Brocken spectre at Rievaulx

English Heritage has been advertising widely an event at Rievaulx Abbey called Brocken Spectre – an Evening of Light and Sound.  As well as advertisements in the press, there was a leaflet drop today in Kirkbymoorside, so I think most people likely to be interested will already know about this event.  But nowhere does the advertising explain what a Brocken spectre is, so I resorted to the internet to find out.  Wikipedia says:

A Brocken spectre, also called Brocken bow or mountain spectre, is the apparently enormous and magnified shadow of an observer, cast upon the upper surfaces of clouds opposite the sun. The head of the figure is often surrounded by the glowing halo-like rings of a glory—rings of coloured light that appear directly opposite the sun when sunlight meets a cloud of uniformly-sized water droplets.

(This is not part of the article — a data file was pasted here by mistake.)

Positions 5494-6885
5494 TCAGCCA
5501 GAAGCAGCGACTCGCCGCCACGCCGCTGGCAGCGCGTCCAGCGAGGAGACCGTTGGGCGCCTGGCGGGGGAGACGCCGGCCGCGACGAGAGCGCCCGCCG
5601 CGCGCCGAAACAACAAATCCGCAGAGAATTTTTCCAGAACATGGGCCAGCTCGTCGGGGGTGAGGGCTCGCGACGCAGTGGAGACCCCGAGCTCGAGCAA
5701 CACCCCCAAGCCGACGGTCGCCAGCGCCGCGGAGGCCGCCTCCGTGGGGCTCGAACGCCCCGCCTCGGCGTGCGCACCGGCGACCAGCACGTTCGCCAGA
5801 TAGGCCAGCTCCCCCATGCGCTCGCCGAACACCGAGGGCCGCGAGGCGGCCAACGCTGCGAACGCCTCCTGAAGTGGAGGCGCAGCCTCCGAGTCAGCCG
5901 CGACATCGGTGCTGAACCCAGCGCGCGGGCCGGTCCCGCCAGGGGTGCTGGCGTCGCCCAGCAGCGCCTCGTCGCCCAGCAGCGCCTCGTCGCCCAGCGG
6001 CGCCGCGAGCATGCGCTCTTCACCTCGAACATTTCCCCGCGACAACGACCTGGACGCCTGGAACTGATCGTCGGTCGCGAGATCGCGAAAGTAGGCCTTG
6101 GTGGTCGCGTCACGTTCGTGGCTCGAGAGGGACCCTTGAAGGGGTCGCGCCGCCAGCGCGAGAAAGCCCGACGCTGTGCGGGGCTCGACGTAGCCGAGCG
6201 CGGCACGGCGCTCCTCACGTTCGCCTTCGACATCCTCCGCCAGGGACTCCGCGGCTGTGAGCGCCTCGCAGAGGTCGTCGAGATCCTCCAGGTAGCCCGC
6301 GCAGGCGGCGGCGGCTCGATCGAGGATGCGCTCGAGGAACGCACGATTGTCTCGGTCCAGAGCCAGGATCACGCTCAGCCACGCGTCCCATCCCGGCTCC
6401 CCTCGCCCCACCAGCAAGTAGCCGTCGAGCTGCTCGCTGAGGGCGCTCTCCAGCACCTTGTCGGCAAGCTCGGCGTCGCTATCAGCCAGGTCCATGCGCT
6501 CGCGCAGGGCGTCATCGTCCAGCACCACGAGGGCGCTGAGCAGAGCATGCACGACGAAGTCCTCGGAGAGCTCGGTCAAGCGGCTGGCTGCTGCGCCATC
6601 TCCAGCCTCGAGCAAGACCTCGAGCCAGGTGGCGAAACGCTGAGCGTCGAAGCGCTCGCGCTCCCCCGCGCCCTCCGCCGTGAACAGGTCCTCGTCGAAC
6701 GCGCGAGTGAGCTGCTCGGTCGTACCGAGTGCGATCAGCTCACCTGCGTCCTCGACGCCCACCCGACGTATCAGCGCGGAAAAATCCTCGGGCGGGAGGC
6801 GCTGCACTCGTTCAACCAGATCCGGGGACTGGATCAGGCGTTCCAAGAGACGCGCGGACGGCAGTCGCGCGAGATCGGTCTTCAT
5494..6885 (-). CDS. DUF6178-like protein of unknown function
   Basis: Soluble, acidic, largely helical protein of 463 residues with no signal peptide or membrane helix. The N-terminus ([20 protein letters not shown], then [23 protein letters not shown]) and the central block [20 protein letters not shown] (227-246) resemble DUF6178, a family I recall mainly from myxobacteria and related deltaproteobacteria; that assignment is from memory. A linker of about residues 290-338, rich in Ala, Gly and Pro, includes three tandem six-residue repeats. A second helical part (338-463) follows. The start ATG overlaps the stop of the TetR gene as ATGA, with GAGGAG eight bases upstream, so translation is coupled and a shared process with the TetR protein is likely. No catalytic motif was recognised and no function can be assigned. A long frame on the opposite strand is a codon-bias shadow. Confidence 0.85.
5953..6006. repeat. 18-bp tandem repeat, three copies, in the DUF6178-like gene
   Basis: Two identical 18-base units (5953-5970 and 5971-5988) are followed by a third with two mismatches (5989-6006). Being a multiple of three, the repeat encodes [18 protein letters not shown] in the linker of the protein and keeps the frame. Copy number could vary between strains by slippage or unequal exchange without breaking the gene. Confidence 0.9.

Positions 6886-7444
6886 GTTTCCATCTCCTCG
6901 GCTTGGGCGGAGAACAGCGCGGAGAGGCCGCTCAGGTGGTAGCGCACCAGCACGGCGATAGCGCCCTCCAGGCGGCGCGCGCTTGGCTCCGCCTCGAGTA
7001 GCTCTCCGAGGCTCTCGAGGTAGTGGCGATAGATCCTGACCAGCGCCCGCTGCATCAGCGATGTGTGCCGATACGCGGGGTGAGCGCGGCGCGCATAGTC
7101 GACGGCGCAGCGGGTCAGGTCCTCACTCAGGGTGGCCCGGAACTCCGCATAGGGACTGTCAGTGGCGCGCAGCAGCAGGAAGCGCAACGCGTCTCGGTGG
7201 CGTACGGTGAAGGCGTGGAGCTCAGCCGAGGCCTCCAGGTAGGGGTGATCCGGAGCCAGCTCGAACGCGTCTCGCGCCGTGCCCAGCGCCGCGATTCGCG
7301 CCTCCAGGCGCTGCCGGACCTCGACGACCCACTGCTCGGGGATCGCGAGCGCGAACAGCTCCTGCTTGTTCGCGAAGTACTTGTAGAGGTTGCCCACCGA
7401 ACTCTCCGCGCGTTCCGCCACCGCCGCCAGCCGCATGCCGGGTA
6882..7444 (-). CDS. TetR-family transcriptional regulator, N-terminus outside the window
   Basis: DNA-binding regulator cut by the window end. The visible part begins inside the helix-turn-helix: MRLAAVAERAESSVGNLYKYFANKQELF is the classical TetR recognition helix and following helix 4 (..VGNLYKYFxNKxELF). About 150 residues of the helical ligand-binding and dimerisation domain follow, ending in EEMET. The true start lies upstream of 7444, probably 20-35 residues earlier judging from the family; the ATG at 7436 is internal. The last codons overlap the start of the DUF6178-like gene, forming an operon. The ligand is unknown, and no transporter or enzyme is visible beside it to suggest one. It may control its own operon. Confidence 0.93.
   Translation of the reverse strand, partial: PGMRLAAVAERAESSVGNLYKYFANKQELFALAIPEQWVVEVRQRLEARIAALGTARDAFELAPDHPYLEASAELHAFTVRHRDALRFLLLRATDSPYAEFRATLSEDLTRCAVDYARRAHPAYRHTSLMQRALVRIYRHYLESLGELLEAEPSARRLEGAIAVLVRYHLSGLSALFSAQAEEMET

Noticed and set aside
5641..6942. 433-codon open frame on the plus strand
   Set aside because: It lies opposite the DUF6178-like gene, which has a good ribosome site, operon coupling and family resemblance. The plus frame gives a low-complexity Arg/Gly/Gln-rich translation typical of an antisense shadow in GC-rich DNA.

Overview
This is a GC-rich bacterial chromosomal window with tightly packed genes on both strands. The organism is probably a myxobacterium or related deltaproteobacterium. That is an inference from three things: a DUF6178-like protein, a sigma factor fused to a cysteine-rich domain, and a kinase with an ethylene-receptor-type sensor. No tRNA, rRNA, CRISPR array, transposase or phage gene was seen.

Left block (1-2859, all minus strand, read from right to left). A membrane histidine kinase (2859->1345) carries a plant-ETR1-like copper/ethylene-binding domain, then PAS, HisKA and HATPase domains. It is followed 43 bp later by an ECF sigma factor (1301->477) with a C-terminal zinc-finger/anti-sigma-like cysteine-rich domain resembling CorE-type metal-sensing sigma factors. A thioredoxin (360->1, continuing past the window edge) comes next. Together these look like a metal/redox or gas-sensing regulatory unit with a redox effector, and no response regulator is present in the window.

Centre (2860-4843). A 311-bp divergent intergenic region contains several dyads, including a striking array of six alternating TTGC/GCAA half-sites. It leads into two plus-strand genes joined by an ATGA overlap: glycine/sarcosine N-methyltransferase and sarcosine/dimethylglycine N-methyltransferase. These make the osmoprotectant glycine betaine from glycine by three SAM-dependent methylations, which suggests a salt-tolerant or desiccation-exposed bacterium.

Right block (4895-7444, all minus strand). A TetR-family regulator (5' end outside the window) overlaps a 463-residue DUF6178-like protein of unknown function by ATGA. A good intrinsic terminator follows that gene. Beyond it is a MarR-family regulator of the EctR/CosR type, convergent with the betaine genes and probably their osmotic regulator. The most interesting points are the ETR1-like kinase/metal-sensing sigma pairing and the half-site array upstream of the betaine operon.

The phenomenon can appear on any misty mountainside or cloud bank, even when seen from an aeroplane, but the frequent fogs and low-altitude accessibility of the Brocken, a peak in the Harz Mountains in Germany, have created a local legend from which the phenomenon draws its name. The Brocken spectre was observed and described by Johann Silberschlag in 1780, and has since been recorded often in literature about the region.”

There’s lots more, but this gives you the general idea. This picture (courtesy of Wikipedia) seems to sum it up pretty well.

A semi-artificial Brocken spectre created by standing in front of the headlight of a car, on a foggy night.

The event runs from April 12 to 15 and you can get 10% off the price if you book before the 9th.


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